9. The reason for the rule that a general provision should yield to a specific provision is this: In passing a special Act, Parliament devotes its entire consideration to a particular subject. When a general Act is subsequently passed, it is logical to presume that Parliament has not repealed or modified the former Special Act unless it appears that the Special Act again received consideration from Parliament.

Vide London and Blackwall Railway v. Limehouse District Board of Works [26 LJ Ch 164 : 69 ER 1048] , and Thorpe v. Adams [(1871) LR 6 CP 125] . In J&K. Cotton Spinning and Weaving Mills Co. Ltd. v. State of U.P. [AIR 1961 SC 1170 : (1961) 3 SCR 185 : (1961) 1 LLJ 540 : (1960-61) 19 FJR 43] , this Court observed (at p. 1174):

"The rule that general provisions should yield to specific provisions is not an arbitrary principle made by lawyers and Judges but springs from the common understanding of men and women that when the same person gives two directions, one covering a large number of matters in general and another to only some of them his intention is that these latter directions should prevail as regards these while as regards all the rest the earlier direction should have effect."

14.3 In the case of D. J. Bahadur (supra), this Court had an occasion to consider the conflict between the general legislation and the special legislation and argument of 'implied repeal'. In the said decision, this Court took note of the following extracts from the Craies on Statute Law [1963 Edn., pp. 376-77]:

"49. "The general rule, that prior statutes are held to be repealed by implication by subsequent statutes if the two are repugnant, is said not to apply if the prior enactment is special and the subsequent enactment is general, the rule of law being, as stated by Lord Selbourne in Sewards v. Vera Cruz [Mary Sewards v. Owner of the "Vera Cruz", (1884) 10 AC 59, 68] , 'that where there are general words in a later Act capable of reasonable and sensible application without extending them to subjects specially dealt with by earlier legislation, you are not to hold that earlier and special legislation indirectly repealed, altered, or derogated from merely by force of such general words, without any indication of a particular intention to do so.

There is a well-known rule which has application to this case, which is that a subsequent general Act does not affect a prior special Act by implication. That this is the law cannot be doubted, and the cases on the subject will be found collected in the third edition of Maxwell is generalia specialibus non derogant - i.e. general provisions will not abrogate special provisions.' When the legislature has given its attention to a separate subject and made provision for it, the presumption is that a subsequent general enactment is not intended to interfere with the special provision unless it manifests that intention very clearly.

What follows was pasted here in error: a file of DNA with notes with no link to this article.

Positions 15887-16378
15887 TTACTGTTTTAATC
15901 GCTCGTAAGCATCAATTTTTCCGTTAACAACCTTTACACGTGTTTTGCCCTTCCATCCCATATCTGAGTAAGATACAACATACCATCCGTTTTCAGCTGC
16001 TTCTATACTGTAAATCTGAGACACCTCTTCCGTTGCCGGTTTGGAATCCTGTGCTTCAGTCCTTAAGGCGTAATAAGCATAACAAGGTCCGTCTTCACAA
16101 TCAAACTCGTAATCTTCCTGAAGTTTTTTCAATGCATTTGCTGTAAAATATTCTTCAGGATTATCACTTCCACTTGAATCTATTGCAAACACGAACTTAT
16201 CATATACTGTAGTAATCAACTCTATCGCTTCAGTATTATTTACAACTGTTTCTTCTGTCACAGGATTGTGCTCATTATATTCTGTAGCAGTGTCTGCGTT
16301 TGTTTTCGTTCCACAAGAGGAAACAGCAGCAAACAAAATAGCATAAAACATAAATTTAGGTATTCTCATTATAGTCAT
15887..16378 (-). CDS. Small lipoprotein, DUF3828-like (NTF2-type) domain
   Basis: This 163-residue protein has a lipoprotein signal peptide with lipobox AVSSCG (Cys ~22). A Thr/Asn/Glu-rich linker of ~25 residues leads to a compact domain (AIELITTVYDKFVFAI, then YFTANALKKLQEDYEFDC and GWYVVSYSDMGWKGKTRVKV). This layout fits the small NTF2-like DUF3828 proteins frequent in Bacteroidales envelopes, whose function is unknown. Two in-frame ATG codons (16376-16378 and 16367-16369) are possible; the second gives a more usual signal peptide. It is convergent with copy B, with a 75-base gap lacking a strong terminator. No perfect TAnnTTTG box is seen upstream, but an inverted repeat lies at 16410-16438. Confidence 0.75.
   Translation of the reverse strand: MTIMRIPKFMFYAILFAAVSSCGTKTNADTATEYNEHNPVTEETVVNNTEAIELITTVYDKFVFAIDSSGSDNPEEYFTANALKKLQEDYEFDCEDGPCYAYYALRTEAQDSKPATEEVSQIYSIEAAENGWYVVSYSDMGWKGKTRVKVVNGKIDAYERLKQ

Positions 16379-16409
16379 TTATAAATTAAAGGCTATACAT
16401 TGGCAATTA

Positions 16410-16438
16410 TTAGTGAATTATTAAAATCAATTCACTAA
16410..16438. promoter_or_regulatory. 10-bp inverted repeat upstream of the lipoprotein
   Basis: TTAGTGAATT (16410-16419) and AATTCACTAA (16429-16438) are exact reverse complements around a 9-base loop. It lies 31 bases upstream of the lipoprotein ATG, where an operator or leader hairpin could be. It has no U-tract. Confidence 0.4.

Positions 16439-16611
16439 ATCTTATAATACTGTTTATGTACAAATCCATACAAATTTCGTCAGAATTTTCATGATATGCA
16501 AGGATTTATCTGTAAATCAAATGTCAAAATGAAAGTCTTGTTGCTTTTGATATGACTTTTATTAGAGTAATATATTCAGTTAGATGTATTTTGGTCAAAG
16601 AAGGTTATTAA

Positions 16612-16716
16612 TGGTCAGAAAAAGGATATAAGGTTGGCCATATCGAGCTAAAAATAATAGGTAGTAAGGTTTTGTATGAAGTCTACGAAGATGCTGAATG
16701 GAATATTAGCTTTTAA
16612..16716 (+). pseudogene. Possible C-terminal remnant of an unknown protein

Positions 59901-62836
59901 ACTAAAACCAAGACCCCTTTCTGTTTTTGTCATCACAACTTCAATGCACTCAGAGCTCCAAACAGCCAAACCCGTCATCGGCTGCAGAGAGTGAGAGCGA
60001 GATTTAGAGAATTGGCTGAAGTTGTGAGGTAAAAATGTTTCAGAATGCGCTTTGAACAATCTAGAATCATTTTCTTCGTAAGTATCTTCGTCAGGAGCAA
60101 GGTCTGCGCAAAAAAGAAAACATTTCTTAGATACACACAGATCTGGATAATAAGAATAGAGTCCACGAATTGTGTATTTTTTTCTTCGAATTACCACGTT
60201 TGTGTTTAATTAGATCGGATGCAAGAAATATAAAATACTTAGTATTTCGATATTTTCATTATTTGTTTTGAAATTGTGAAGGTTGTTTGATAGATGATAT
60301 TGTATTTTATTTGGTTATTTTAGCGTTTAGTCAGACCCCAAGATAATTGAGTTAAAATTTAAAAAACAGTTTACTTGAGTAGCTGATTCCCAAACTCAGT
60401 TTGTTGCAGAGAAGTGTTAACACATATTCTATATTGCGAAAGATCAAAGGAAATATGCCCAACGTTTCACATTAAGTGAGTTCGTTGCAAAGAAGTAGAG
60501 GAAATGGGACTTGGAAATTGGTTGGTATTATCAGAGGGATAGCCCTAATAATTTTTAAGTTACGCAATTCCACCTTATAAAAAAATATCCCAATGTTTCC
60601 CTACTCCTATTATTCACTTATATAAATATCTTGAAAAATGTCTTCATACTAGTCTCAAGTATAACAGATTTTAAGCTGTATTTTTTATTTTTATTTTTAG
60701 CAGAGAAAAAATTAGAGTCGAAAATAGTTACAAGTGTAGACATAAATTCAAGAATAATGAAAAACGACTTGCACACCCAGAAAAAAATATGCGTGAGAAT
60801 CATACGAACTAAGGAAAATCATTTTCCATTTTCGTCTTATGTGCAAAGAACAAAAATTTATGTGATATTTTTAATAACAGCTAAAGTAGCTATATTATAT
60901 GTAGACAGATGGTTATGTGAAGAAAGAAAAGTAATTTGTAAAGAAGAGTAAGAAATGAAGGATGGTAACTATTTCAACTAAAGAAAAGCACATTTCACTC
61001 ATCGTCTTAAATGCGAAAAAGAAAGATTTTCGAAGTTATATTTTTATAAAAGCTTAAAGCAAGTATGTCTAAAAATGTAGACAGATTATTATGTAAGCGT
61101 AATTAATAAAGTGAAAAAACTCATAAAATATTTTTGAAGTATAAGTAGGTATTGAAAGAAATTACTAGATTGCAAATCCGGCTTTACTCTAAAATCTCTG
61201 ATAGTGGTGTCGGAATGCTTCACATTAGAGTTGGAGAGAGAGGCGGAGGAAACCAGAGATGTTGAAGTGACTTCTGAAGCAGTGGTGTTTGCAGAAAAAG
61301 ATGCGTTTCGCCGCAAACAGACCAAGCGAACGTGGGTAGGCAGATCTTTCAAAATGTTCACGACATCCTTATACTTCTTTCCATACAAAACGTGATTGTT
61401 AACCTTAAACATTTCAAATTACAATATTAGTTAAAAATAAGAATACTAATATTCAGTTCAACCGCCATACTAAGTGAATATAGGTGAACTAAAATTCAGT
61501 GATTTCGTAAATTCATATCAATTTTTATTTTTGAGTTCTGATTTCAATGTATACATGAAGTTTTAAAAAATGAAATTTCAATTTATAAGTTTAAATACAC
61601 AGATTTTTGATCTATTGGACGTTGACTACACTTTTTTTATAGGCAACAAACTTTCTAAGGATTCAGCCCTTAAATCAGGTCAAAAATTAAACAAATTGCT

Each enactment must be construed in that respect according to its own subject-matter and its own terms." In the said decision, it is observed that an 'implied repeal' is the last judicial refuge and unless driven to that conclusion, is rarely resorted to. It is further observed that in determining whether a statute is a special or a general one, the focus must be on the principal subject-matter plus the particular perspective.

It is observed that for certain purposes, an Act may be general and for certain other purposes it may be special and we cannot blur distinctions when dealing with finer points of law. It is further observed that what is special or general is wholly a creature of the subject and context and may vary with situation, circumstances and angle of vision. Law is no abstraction but realizes itself in the living setting of actualities. Which is a special provision and which general, depends on the specific problem, the topic for decision, not the broad rubric nor any rule of thumb.

14.4 In the case of Yakub Abdul Razak Memon (supra), this Court again had an occasion to consider the conflict between the general statue and the special statute. After considering the various decisions of this Court on the point, it is observed and concluded in paragraphs 1518 to 1522 as under:

"1518. The principle that the latter Act would prevail the earlier Act has consistently been held to be subject to the exception that a general provision does not derogate from a special one. It means that where the literal meaning of the general enactment covers a situation for which specific provision is made by another enactment contained in the earlier Act, it would be presumed that the situation was intended to continue to be dealt with by the specific provision rather than the later general one.

1519. The basic rule that a general provisions should yield to the specific provisions is based on the principle that if two directions are issued by the competent authority, one covering a large number of matters in general and another to only some of them, his intention is that these latter directions should prevail as regards these while as regards all the rest the earlier directions must be given effect to.

1520. It is a settled legal proposition that while passing a special Act, the legislature devotes its entire consideration to a peculiar subject. Therefore, when a general Act is subsequently passed, it is logical to presume that the legislature has not repealed or modified the former special Act unless an inference may be drawn from the language of the special Act itself.